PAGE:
The Wolfcrow System Combines the advantage of ETTR (zero color noise) while maintaining maximum tonality and texture – the fundamental concepts of the zone system. Provides a consistent Zone V point for easy color grading in post production – something that is mandatory with S-Log2. One can use the in-camera meter and/or zebra to expose, without needing any external tools. DPs can calibrate their light meters to a consistent level. You can light by eye! Due to inaccuracies in testing, zebras, meters, etc., individual operators must start experimenting with the Wolfcrow system and find their optimal exposure point. This is exactly how a DP would learn to use film. There is still a lot of subjectivity in exposure, which no system can cure.One must always have an eye on clipping highlights, though that is the case for any exposure!


These are important topics raised by subscribers that shed more light on this lesson.

Q. How do you use zebras under the wolfcrow system?

A. I keep my zebras at 70 IRE (For a7S II users, you can customize the Zebra to 65 +/- 5) so I can see if my main subject is at the right exposure. Then, if I have time, I also go to 100+ IRE (For a7S II users, you can customize the second Zebra to 105+) Zebra to see which parts are at risk of blowing out. This is a little tricky, because the camera shows everything above 100 IRE under zebra stripes, and we might freak out. But let’s not forget there’s a stop or more of latitude between 100 IRE and 109 IRE, which is the maximum the A7s is capable of in S-Log2 mode.

Note to a7S II users: You can use the customizable Zebras for a more precise calibration, but the general rules apply.

Q. Is it a good idea to tweak the S-Log2 profile?

A. I don’t think so. Sony has given us a very small window with S-Log2 (which is not similar to the S-Log2 on the F5/F55) and S-Gamut (the a7s and a7S II sensor is truly special, and has its own gamut). I believe Sony engineers have come up with a gamma curve that takes best advantage of the sensors abilities.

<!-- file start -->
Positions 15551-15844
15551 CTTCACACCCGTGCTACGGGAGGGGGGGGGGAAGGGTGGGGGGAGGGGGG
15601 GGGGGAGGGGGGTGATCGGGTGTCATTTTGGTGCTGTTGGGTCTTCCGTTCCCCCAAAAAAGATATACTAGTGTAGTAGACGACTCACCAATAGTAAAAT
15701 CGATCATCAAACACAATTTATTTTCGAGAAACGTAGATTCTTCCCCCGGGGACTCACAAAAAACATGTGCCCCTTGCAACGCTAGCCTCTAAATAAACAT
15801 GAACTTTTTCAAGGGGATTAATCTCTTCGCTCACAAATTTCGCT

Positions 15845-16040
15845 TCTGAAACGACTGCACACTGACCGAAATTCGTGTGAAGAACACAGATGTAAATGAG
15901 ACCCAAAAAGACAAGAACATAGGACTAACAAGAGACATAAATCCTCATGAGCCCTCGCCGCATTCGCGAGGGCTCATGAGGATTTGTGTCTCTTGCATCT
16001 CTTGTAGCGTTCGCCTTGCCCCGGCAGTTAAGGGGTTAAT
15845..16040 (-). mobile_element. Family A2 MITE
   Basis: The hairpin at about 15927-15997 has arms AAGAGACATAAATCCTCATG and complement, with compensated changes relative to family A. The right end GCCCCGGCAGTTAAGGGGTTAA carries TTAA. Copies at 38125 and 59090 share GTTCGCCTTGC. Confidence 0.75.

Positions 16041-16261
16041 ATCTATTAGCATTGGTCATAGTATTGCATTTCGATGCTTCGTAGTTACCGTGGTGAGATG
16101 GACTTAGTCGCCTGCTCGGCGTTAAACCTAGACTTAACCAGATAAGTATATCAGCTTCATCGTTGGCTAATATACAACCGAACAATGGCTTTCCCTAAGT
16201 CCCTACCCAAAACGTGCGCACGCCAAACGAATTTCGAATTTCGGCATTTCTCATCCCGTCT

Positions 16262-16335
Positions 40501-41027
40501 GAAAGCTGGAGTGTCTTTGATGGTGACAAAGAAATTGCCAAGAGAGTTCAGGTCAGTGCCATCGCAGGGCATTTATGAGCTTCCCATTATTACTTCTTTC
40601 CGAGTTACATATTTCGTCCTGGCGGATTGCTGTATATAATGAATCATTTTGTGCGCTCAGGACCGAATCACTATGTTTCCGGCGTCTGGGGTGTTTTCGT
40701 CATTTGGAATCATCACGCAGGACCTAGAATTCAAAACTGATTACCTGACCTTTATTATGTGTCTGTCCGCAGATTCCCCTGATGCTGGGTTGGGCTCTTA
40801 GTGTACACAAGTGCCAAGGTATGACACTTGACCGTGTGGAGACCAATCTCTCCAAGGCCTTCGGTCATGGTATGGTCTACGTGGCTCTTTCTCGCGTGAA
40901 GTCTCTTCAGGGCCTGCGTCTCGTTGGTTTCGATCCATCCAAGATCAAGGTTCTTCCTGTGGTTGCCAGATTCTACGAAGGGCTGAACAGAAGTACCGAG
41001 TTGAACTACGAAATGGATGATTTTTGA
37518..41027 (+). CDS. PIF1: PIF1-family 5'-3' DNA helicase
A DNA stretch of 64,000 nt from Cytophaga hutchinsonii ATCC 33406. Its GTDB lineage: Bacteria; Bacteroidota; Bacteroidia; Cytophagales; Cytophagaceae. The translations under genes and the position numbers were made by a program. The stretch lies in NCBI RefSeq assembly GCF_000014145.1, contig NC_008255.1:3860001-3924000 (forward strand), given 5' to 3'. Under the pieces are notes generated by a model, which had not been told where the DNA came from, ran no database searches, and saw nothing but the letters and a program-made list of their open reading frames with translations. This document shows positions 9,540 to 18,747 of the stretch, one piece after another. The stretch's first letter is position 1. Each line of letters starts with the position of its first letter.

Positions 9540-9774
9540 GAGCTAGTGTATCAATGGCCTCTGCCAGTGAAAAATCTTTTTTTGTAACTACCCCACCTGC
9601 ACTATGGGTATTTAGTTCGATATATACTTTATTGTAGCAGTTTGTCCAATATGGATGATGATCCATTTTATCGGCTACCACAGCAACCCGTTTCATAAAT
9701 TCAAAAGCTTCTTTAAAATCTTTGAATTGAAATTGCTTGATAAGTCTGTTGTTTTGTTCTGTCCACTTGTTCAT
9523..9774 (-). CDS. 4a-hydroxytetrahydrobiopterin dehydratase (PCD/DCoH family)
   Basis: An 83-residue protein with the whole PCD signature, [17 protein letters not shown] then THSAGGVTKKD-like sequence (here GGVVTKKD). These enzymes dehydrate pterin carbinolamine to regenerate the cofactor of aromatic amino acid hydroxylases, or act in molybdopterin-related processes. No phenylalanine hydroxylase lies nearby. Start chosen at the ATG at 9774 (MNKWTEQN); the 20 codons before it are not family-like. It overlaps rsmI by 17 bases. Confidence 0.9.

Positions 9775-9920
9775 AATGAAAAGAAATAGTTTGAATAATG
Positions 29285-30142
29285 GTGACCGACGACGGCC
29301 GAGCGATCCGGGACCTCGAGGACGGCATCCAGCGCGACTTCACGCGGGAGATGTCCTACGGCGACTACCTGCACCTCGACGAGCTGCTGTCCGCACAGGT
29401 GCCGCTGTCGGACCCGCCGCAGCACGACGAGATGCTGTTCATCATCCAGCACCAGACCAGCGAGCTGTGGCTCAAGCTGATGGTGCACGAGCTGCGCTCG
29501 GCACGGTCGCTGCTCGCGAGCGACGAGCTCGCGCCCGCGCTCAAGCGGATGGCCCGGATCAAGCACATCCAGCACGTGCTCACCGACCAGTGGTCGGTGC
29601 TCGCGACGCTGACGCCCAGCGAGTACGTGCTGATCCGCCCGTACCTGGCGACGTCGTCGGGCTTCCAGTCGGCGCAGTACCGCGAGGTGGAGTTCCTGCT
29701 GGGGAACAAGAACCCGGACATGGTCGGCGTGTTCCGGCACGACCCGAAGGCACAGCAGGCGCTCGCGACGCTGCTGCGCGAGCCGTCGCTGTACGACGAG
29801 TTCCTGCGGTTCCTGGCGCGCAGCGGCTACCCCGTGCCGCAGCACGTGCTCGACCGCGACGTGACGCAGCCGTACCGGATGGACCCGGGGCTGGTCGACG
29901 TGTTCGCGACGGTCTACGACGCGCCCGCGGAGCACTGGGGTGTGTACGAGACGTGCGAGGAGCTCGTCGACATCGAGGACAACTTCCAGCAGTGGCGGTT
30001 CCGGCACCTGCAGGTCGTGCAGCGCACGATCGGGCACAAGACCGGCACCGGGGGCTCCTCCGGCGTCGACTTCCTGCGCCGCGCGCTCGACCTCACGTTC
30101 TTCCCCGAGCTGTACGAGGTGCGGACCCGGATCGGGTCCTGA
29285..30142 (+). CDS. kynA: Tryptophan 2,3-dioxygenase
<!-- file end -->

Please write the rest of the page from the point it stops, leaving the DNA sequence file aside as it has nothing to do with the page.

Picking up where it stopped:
It would take a large amount of study to find any flaws or improvements, and there would be no point eventually. I use the S-Log2 profile in its default state. Zero tweaking.

Q. How do you expose 3 stops over? The camera meter only goes up to 2 stops!

A. Overexpose until the camera meter reads 2 stops (+2.0). Then turn the ISO or aperture dials to one stop over. E.g., if your ISO is at 3200 and you’re 2 stops over, turn the ISO to 6400, and the meter will start blinking, but it’s 3 stops over now.

If you don’t want to change the ISO, and let’s say it’s at 12800 and you don’t want to increase it, but your aperture is at f/2.8 when the meter is at +2.0. Then open up the aperture to f/2 and it’s 3 stops over now.

Or just use the Zebra, as I’ve explained!

Q. Can we use the “official’ Sony S-Log2 LUT for the A7s and a7S II?

A. S-Log2/S-Gamut on the A7s/a7S II is not the same as S-Log2/S-gamut on Sony’s other cameras. Sony states this quite clearly: